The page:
–Once my daughter started school I returned to work and all of the sudden I knew more about computers than the IT people. I was the go-to person in that job and in the next, where I became the guinea pig for ethernet, a variety of programs, cables, disks, ZIP drives, and everything else they could throw my way. Loved it! Discovered the magic of turn it off, then back on.
— I quickly moved to computerized training programs, developmental tools, data tracking, creating charts and diagrams,  just about anything you could develop, create, track, or modify through a computer, I was ready to try.

And then I retired.  Oh no, I still LOVE electronics!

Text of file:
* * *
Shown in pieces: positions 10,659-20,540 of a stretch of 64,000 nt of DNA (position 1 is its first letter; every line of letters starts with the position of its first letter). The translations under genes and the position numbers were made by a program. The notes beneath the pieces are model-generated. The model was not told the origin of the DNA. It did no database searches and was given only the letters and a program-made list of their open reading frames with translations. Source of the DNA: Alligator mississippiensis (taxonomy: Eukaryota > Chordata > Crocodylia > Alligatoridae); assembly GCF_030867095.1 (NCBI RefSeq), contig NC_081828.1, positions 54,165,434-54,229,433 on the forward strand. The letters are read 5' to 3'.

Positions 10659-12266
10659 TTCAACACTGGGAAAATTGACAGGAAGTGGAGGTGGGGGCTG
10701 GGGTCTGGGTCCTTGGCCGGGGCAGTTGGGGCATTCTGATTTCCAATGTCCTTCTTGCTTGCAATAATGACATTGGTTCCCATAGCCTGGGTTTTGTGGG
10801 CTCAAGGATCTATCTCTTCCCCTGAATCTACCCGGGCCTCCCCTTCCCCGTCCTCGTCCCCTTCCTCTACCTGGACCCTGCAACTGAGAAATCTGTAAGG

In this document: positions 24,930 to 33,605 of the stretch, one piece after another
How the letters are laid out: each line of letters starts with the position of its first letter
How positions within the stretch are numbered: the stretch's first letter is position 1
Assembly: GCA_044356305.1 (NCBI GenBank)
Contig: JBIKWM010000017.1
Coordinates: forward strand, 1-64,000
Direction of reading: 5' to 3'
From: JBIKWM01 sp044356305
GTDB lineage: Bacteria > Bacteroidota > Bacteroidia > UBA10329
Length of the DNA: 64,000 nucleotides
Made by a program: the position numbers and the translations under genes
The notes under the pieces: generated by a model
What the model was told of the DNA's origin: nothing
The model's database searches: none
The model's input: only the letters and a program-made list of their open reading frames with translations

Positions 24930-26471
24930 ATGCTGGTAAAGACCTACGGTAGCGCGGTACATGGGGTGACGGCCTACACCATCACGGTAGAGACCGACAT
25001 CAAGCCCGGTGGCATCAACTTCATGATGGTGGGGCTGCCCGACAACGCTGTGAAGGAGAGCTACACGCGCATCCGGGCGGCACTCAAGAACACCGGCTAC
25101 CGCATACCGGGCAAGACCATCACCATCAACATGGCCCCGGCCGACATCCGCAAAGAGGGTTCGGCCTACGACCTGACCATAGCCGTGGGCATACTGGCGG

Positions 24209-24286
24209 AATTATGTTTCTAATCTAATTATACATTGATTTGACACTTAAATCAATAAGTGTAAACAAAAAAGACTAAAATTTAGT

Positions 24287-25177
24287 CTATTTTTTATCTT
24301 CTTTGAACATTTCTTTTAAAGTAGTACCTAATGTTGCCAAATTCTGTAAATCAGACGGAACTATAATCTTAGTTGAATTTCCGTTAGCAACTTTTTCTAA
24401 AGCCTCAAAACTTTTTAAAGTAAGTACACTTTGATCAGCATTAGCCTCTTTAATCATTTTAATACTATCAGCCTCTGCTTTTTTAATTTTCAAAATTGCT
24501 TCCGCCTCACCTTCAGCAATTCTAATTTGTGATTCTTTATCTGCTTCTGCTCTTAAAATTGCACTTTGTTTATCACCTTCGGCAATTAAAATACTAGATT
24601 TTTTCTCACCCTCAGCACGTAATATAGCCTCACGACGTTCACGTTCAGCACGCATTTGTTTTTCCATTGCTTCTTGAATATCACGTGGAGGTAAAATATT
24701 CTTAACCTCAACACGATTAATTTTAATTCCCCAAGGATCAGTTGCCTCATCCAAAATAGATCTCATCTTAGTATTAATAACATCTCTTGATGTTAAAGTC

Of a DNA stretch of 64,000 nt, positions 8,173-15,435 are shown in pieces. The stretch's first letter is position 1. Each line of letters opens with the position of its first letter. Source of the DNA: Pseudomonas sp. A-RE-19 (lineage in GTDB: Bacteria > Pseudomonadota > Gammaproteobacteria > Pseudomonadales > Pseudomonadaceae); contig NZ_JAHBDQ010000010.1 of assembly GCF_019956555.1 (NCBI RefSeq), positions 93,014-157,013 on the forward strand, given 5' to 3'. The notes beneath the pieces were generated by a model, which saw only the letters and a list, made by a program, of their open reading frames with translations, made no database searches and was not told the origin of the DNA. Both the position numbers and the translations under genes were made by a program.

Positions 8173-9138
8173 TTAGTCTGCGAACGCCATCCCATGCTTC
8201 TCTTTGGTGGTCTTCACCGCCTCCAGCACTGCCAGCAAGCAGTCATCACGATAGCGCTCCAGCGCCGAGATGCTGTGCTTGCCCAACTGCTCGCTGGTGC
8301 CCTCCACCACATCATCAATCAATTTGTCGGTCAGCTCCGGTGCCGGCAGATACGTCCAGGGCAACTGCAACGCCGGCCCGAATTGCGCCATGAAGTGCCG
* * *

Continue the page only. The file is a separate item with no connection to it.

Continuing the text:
We now have two cpu towers, one laptop, one mini, one tablet and two smart phones. I am always attached to something electronic and feel incomplete… no, lost, panicked! if I leave my phone or tablet behind. But I don’t mind. I got this way through evolution. I left behind my typewriters for a 2kb,  110kb computer and from then on, I was flying!

So, thank you to my parents for giving me books and crayons and wings. Thank you work, for challenging me and helping me learn a new world alongside you. Thanks to HP and Toshiba for providing really cool equipment and pretty decent customer service. Can’t wait for the next generation of things to come!  Still waiting for a transporter.

3 thoughts on “On Being an Electric Boomer